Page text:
A wildlife filmmaker and biology student have recorded something scientists have long been searching for: the first-ever glimpse of a newborn great white shark.

The young pup was spotted several hundred meters off the coast of Santa Barbara, California, in July last year in some mesmerizing drone footage captured by filmmaker Carlos Gauna.

With its two black eyes poking out above the ocean surface and its milk-white body below, it could be mistaken for a dugong or manatee. But its protruding snout, sleek body, and angular caudal fin cannot be confused for anything other than a white shark.

White sharks (Carcharodon carcharias), also known as great white sharks, are typically gray on top with a lighter, white underbelly. Pregnant females produce 'uterine milk', a yellowish and milky fluid for embryos to consume.

Guana had seen several seemingly pregnant sharks in the same area just days before the sighting. So the bright white shark immediately stood out to him when it surfaced.

"On this day, one of them dove down, and not long afterwards, this fully white shark appears," says Gauna, who goes by The Malibu Artist online. "It's not a stretch to deduce where the baby came from."

You can see the footage for yourself in the video below at around the 7:30 mark. The pregnant-looking mother shark disappears into darker waters, and in the next shot, a slim pale-white shark emerges from the glass-green sea.

The sighting has yet to be confirmed as a newborn white shark, although Gauna and coauthor Phillip Sternes, a shark biologist at the University of California Riverside, have published their findings in a peer-reviewed journal, describing how the pup might have been days or even hours old given its appearance.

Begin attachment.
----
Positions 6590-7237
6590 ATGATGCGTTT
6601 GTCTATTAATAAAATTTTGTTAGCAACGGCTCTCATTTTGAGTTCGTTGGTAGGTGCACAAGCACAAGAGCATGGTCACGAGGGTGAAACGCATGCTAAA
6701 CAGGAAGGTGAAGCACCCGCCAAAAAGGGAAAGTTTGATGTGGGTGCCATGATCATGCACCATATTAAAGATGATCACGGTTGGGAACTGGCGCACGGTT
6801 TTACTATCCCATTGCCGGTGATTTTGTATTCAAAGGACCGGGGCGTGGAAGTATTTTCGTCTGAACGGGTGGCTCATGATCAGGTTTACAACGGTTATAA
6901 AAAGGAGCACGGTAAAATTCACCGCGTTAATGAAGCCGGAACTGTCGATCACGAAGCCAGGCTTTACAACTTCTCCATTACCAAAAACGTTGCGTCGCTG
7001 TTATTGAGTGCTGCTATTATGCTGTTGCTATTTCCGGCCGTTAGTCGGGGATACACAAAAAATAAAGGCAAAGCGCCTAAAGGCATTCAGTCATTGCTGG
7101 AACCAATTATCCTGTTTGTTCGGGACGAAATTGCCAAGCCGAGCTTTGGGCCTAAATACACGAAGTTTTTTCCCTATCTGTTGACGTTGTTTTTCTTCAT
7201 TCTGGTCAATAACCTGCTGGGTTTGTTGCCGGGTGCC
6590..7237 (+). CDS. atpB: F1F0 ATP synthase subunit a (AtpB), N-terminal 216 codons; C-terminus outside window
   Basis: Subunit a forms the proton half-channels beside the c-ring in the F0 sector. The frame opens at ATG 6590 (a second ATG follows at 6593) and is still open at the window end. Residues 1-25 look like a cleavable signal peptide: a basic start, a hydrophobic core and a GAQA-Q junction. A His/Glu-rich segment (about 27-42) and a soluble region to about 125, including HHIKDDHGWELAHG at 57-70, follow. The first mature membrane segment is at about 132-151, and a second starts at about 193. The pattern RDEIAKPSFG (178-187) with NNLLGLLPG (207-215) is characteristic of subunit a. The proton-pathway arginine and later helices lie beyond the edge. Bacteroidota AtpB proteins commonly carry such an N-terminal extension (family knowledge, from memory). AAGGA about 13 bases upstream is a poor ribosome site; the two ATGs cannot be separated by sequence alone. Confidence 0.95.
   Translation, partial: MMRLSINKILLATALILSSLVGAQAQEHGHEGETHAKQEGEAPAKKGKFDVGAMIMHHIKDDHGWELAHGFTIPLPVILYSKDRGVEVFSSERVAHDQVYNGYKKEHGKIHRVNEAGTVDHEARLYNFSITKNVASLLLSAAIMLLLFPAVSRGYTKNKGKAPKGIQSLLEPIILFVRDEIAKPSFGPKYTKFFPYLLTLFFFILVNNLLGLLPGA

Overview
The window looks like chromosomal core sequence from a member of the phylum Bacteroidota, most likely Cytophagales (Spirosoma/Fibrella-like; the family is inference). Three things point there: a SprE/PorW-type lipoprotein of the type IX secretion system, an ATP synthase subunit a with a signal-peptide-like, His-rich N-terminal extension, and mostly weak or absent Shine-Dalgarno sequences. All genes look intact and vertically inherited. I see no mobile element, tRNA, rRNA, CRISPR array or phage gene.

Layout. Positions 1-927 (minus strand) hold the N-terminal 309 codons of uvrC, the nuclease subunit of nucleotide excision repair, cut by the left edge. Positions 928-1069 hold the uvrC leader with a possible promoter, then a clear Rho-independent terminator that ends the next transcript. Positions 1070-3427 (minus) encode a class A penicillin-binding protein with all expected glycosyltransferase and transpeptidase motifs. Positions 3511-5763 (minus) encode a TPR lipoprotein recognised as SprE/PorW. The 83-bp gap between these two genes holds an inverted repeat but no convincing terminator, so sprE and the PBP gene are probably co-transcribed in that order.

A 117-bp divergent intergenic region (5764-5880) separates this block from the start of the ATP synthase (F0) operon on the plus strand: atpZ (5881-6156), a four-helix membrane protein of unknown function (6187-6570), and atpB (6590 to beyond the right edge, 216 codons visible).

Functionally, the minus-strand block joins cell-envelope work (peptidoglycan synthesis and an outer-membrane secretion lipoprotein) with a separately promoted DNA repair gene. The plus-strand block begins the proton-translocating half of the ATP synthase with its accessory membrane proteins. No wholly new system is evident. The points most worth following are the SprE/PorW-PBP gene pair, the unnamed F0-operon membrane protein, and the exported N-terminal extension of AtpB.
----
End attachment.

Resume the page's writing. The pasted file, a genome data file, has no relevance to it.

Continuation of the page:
What's more, the finding adds to earlier reports from 2020 of the smallest known white shark, just one meter long and thought to be a newborn, which was caught off the Pacific coast near the US-Mexico border.

"There are a lot of hypothetical areas, but despite intense interest in these sharks, no one's seen a birth or a newborn pup in the wild," says Sternes.

"This may well be the first evidence we have of a pup in the wild, making this a definitive birthing location."

It's not uncommon for the observations of budding naturalists or citizen scientists to find their way into the scientific literature. In fact, lucky sightings are a crucial part of scientific exploration and discovery that expands our understanding of the world.

In this case, the shark's diminutive size and rounded fins, resembling those of near-term shark embryos, suggest it was born not long before the drone came along. Gauna and Sternes also noticed that the whitish film sloughed off as the animal swam.

"I believe it was a newborn white shark shedding its embryonic layer," says Sternes.

Side on view of pale white shark in green sea.
Another view of the pale white shark. (Carlos Gauna)

There are other possible explanations we should consider, though. The shark could have an unknown skin disorder that results in the animal shedding skin, or be covered in some whitish microbial growth. It might also be a rare case of albinism.

But the timing of this shark surfacing not long after a pregnant-looking shark descended, and the patchy coloration on its pectoral fins, does seem compelling.

If the same individual can be spotted again, comparisons could be made to see how its skin has changed over time and how much it has grown. From their footage, Sternes and Gauna estimate the pup measured about 1.5 meters (4.9 feet) long, which is in the range of juvenile white sharks.

"Further research is needed to confirm these waters are indeed a great white breeding ground," Sternes says. "But if it does, we would want lawmakers to step in and protect these waters to help white sharks keep thriving."

The findings have been published in Environmental Biology of Fishes.